Words of Wisdom About Elections

Every four years, we hear people say that “this is the most important election of our lifetime”. Those people have short memories. While our nation is politically polarized and emotions run high now, I would remind people of the two Civil War elections, 1860 and 1864. In both of those years, Abraham Lincoln was elected in a nation that was divided by secession and warfare. And in his inaugural addresses, he offered words of wisdom that we would be advised to heed in our day.

The First Words of Wisdom

Recall the context of the 1860 election. The nation had been divided by the slavery issue for decades, and the issue had come to a head in the late 1850’s with the Dred Scott decision, the Fugitive Slave Act, and intermittent combat in “Bloody Kansas”. Lincoln was well-known as an anti-slavery advocate, and his election led southern states to attempt to secede from the Union. Everyone feared that a civil war was imminent once Lincoln took office.

In his inaugural address, Lincoln sought to reassure the nation that he wished for a peaceful reconciliation. But he was also clear that the decision depended on whether the southern states took up arms to interfere with the activities of the federal government.

But most important, he closed with a soaring appeal for reconciliation, a magnificent example of political rhetoric:

We are not enemies, but friends. We must not be enemies. Though passion may have strained it must not break our bonds of affection. The mystic chords of memory, stretching from every battlefield and patriot grave to every living heart and hearthstone all over this broad land, will yet swell the chorus of the Union, when again touched, as surely they will be, by the better angels of our nature.

https://www.nps.gov/liho/learn/historyculture/firstinaugural.htm

Nobody expects a bloody civil war to break out now. But political violence is becoming more common, as we have seen in many cities, including our own. A shocking number of people – one-third of both Republicans and Democrats – tell pollsters that they believe that violence is justified to achieve their political goals. Even more have said that violence is an acceptable response if the other side wins the election. That is very scary.

We need to remind ourselves of Lincoln’s words, and focus again on our bonds of affection and mystic chords of memory that unite us as Americans. We certainly have our political differences, and we can deeply regret the election results, but we must still love our country – and our neighbor.

The Second Words of Wisdom

The election of 1864 was even more fraught. It was taking place in the middle of the Civil War. All the southern states were still fighting against the Union. Hundreds of thousands of American men had been killed or wounded. The Emancipation Proclamation had taken the first step towards the full liberation of the slaves. The Thirteenth Amendment, which would finish the job, had already been passed by the Senate but was stuck in the House. Everyone understood that if Lincoln lost the election, the new president might end the war and recognize the independence of the Confederacy.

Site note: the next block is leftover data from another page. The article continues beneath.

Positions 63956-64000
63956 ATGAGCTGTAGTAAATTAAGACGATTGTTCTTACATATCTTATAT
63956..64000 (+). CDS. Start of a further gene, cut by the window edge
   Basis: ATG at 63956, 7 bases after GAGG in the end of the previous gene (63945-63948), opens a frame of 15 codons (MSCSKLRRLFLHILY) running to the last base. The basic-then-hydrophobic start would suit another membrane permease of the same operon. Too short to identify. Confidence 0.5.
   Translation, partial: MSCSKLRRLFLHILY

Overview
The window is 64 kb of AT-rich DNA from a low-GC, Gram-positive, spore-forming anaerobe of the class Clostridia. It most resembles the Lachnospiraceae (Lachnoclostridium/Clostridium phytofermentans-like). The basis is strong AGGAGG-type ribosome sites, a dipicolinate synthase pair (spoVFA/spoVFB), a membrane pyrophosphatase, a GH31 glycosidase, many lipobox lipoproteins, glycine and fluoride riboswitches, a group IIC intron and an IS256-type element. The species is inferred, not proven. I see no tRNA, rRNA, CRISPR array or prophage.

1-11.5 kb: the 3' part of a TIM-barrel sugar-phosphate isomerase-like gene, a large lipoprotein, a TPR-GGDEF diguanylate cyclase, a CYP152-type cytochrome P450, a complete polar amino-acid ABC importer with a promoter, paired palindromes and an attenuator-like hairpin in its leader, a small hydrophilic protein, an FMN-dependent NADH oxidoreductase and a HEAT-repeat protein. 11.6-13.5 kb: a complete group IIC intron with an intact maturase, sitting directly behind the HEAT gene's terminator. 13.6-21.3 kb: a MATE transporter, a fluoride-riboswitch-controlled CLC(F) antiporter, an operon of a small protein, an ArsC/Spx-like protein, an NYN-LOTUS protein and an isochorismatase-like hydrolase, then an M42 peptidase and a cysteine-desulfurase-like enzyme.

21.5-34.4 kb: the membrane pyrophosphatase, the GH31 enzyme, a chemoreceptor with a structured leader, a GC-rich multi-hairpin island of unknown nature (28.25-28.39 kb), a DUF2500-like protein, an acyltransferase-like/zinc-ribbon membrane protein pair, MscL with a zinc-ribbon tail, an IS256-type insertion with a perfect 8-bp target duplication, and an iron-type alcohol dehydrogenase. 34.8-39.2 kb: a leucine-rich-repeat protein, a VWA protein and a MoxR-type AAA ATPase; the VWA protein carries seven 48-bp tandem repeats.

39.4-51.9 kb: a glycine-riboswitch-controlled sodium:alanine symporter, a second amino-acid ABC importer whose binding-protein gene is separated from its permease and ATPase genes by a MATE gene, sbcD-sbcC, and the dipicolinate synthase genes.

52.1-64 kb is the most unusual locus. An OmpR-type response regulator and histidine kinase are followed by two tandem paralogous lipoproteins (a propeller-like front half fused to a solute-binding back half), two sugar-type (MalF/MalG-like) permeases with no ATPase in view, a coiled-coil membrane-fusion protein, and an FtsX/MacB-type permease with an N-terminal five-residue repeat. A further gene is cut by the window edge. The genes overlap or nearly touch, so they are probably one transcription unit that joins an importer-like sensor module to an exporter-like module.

It was a political triumph that our nation was even able to conduct a smooth election during a major war, and a blessing Lincoln was re-elected.

When Lincoln rose to give his second inaugural address, the war was virtually at an end. He gave the most powerful and beautiful speech in American history, with the possible exception of his own Gettysburg Address. After reflecting on the deep spiritual meaning of the war, he closed with another plea for reconciliation and unity:

With malice toward none, with charity for all, with firmness in the right as God gives us to see the right, let us strive on to finish the work we are in, to bind up the nation’s wounds, to care for him who shall have borne the battle and for his widow and his orphan, to do all which may achieve and cherish a just and lasting peace among ourselves and with all nations.

https://www.nps.gov/linc/learn/historyculture/lincoln-second-inaugural.htm

Those were challenging words then, and they are so now. It is tragic to read about families divided and friendships ended over politics. But there is no question that we must follow Lincoln’s advice going forward if we are to live in peace together. For Christians, this is a very serious obligation – we must help our nation heal.

Final Words of Wisdom

No matter how this election comes out, we will all go about our normal lives. We will pray, read the Bible, say the Rosary, go to Mass and Confession, and “work out [our] own salvation with fear and trembling” (Phil 2:12). We will continue to do the Corporal and Spiritual Works of Mercy to show our love for neighbor. For the vast majority of us, the results of the election will have little or no effect on our daily activities. Elections matter, but they are far less important than our relationship with God.

The best way I can close is to quote some words of wisdom not from Lincoln, but from Pope Francis. In his most recent encyclical, Fratelli Tutti, he calls for us to overcome our divisions and create a society based on fraternity and friendship:

Let us dream, then, as a single human family, as fellow travelers sharing the same flesh, as children of the same earth which is our common home, each of us bringing the richness of his or her beliefs and convictions, each of us with his or her own voice, brothers and sisters all. (8)

http://www.vatican.va/content/francesco/en/encyclicals/documents/papa-francesco_20201003_enciclica-fratelli-tutti.html

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